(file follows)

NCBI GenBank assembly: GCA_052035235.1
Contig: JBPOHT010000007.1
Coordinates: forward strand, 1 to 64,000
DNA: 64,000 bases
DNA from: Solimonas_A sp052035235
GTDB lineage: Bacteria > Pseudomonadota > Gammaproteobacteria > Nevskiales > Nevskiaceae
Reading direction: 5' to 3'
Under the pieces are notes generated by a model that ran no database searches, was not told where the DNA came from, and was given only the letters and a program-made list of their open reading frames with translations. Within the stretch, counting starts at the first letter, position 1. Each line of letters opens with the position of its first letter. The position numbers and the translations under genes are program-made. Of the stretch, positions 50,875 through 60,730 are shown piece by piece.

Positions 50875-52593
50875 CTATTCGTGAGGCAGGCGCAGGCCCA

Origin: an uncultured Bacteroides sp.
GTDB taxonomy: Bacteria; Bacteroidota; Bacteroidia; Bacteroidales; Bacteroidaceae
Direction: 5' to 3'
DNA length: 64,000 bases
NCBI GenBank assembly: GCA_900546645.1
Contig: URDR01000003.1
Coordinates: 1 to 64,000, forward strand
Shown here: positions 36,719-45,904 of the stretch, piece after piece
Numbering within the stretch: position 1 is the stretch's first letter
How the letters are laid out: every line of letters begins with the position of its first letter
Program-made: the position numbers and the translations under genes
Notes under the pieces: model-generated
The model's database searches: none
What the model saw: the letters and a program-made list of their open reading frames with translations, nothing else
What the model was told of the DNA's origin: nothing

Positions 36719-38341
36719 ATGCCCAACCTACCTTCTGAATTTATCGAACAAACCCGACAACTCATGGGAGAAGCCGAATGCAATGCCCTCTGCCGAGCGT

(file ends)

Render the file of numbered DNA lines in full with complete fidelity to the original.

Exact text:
NCBI GenBank assembly: GCA_052035235.1
Contig: JBPOHT010000007.1
Coordinates: forward strand, 1 to 64,000
DNA: 64,000 bases
DNA from: Solimonas_A sp052035235
GTDB lineage: Bacteria > Pseudomonadota > Gammaproteobacteria > Nevskiales > Nevskiaceae
Reading direction: 5' to 3'
Under the pieces are notes generated by a model that ran no database searches, was not told where the DNA came from, and was given only the letters and a program-made list of their open reading frames with translations. Within the stretch, counting starts at the first letter, position 1. Each line of letters opens with the position of its first letter. The position numbers and the translations under genes are program-made. Of the stretch, positions 50,875 through 60,730 are shown piece by piece.

Positions 50875-52593
50875 CTATTCGTGAGGCAGGCGCAGGCCCA

Origin: an uncultured Bacteroides sp.
GTDB taxonomy: Bacteria; Bacteroidota; Bacteroidia; Bacteroidales; Bacteroidaceae
Direction: 5' to 3'
DNA length: 64,000 bases
NCBI GenBank assembly: GCA_900546645.1
Contig: URDR01000003.1
Coordinates: 1 to 64,000, forward strand
Shown here: positions 36,719-45,904 of the stretch, piece after piece
Numbering within the stretch: position 1 is the stretch's first letter
How the letters are laid out: every line of letters begins with the position of its first letter
Program-made: the position numbers and the translations under genes
Notes under the pieces: model-generated
The model's database searches: none
What the model saw: the letters and a program-made list of their open reading frames with translations, nothing else
What the model was told of the DNA's origin: nothing

Positions 36719-38341
36719 ATGCCCAACCTACCTTCTGAATTTATCGAACAAACCCGACAACTCATGGGAGAAGCCGAATGCAATGCCCTCTGCCGAGCGT